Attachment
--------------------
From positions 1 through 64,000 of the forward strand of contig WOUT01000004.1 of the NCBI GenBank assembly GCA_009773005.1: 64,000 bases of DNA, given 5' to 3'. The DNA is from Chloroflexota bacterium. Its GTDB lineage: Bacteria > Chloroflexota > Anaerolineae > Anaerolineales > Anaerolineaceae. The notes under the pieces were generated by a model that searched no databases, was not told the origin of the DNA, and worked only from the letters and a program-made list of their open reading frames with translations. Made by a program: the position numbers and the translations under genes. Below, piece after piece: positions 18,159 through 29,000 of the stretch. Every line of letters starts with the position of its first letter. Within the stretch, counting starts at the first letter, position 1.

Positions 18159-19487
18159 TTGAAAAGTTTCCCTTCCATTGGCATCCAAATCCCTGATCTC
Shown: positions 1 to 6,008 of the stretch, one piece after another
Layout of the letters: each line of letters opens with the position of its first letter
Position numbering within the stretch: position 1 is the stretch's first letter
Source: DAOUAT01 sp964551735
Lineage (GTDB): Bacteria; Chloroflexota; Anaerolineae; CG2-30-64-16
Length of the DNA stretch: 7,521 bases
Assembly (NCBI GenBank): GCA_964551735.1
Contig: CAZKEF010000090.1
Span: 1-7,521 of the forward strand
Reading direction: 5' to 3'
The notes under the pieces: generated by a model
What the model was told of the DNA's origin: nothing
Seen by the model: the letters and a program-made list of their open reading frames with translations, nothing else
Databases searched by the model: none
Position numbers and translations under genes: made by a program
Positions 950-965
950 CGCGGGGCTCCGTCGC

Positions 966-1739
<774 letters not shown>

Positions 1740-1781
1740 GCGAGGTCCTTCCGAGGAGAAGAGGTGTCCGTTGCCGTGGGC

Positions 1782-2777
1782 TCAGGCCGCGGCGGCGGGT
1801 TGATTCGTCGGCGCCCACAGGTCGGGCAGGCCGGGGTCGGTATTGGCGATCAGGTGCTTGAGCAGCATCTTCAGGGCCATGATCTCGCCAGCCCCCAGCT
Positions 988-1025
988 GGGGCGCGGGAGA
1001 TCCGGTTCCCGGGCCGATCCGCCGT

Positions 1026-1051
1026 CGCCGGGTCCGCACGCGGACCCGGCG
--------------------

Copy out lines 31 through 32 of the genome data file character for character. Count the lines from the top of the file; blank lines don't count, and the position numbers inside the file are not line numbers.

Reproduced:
Positions 1026-1051
1026 CGCCGGGTCCGCACGCGGACCCGGCG